Drug abuse does not necessarily mean using drugs such as cocaine, hallucinogens, cannabis, sedative hypnotics and opiates, but also encompasses prescription medications such as painkillers, sleeping pills, and tranquilizers. The goal of the Day is to strengthen global action and cooperation towards creating a society that is free from drug abuse and unlawful drug trade.

In Pakistan Law Enforcement and Criminal Justice agencies face unique challenges and there have been threats posed by terrorism and its financing. Under “Pakistan’s Action to Counter Terrorism” (PACT) project, UNODC still delivers with stakeholders technical assistance to the police, prosecution and judiciary in the affected Provinces to strengthen their collective response to preventing and countering terrorism, thanks to financial support of the European Union in Pakistan.

One of the key activities under the project involves customizing this toolkit in close consultation with the Sindh Judicial Academy for the anti-terrorism judges of Pakistan.  During this initial online consultative meeting attended by over 20 anti-terrorism judges from Sindh, two United States District Court judges along with a magistrate from Australia participated as subject-matter experts.

The United Nations Office on Drugs and Crime (UNODC) in collaboration with the National Counter Terrorism Authority (NACTA), Sindh Judicial Academy (SJA) organized a virtual meeting for anti-terrorism judges from Sindh, Pakistan, on the South Asia Regional Toolkit for Judges: Supporting the Development of National Bench Books for the Effective Adjudication of Terrorism Cases.

The regional toolkit was developed by the United Nations Security Council Counter-Terrorism Executive Directorate (CTED) with the active support and engagement of judges from all South Asian Association for Regional Cooperation (SAARC) countries, including Pakistan. It elaborates and builds on relevant Security Council resolutions and international instruments on counter-terrorism.  

It also provides practice-oriented guidance to judges and judicial training academies of SAARC countries on the foundations for effective adjudication, judicial management of proceedings and international cooperation in terrorism matters in the South-Asian region.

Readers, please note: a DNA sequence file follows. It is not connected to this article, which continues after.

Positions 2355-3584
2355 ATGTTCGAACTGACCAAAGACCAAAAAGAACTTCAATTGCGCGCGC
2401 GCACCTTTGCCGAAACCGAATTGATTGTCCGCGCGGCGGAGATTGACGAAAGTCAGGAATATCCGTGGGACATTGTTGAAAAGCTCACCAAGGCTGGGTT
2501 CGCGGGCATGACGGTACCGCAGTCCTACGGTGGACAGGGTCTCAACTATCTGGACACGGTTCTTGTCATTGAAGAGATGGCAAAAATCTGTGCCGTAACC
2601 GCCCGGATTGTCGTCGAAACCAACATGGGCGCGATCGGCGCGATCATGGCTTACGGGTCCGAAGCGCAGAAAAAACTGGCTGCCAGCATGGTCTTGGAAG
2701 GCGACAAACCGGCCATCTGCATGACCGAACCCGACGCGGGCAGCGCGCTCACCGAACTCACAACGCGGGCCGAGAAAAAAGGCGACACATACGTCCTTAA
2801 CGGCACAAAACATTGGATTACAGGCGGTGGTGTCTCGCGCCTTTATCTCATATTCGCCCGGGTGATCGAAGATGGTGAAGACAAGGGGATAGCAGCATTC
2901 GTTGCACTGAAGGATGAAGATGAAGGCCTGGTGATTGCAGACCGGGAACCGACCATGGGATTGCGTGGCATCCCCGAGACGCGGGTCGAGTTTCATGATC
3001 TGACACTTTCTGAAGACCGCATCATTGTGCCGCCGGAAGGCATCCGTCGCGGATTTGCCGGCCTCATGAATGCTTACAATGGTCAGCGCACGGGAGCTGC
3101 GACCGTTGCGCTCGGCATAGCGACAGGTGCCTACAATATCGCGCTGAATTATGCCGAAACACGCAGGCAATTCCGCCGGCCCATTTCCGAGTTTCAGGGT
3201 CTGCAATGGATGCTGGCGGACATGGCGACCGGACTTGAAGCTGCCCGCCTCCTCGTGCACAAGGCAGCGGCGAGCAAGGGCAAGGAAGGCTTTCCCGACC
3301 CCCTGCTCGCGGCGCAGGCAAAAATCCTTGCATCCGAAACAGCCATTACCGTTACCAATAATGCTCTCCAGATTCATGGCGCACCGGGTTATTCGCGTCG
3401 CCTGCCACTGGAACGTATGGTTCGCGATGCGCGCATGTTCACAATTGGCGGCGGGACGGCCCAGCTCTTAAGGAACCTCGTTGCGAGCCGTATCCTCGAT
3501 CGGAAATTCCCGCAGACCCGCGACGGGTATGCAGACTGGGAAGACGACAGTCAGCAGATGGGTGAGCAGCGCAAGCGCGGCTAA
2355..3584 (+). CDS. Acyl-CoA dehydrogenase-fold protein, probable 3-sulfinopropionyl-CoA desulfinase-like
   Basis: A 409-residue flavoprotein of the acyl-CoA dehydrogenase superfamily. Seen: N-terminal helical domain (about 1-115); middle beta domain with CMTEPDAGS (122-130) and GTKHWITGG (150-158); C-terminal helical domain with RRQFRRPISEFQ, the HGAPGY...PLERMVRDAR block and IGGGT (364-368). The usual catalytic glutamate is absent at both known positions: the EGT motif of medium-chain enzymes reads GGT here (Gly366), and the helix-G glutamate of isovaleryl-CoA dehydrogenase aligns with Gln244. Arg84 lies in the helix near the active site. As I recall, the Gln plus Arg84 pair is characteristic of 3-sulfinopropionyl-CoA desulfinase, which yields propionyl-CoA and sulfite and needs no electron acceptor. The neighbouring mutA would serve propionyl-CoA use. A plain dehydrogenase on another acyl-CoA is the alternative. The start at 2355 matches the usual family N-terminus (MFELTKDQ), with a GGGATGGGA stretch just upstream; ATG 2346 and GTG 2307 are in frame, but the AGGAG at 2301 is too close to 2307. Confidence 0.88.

Pakistan has come a long way in the last decade in its criminal justice system’s response to terrorism. Pakistan-UNODC cooperation is producing results through targeted training and tools. One such tool is “The South Asia Regional Toolkit”, customized for Judges in Pakistan, which will serve as a reference guide tailored towards meeting the needs of Judges in the country.

The importance of the UNODC strategy was reinforced in April 2016 when it called on member states to combat both drug demand and supply, while improving access to treatment for addicts. So, the Org. chooses a new theme every year to promote – from “Sports Against Drugs” in 2001 and “Think Health – Not Drugs” in 2010 to “Listen First!” in a later year.

People who use drugs are highly stigmatized & discriminated against, often unable or unwilling to access drug-related services for fear of arrest or harassment. UNODC advises, be kind to them, engage them into activities of sorts including sports and show that we care, and share ‘Facts For Solidarity’.

                To recap and reiterate, in pursuance of the UN Resolution passed in a Special Session on drugs of the UN General Assembly in 1987, the annual awareness day was founded to mark the centenary of China’s early efforts to combat the trade in opium – widely regarded as the start of the international war on drugs.

Every year on June 26th, the UNODC uses the commemorative day to highlight the dangers of drug use and their illegal trade and provides educational material to teachers and public officials all over the world to help spread the message about the extreme cultural and economic harm the trade in drugs is still doing across the globe one hundred years after the war on drugs was initially launched in Shanghai around the start of the 20th Century.

Shall we then vow to “Say No to illicit drugs and Shun trafficking” to make our life better and free of tensions and trauma ? Let us fully support UN-initiated projects and Govt-sponsored actions and in raising awareness against the terrible malaise of drug abuses.

The author is a former senior career diplomat having served in UN Peace-keeping Mission in former Yugoslavia. He can be reached on @SaladinCh and [email protected]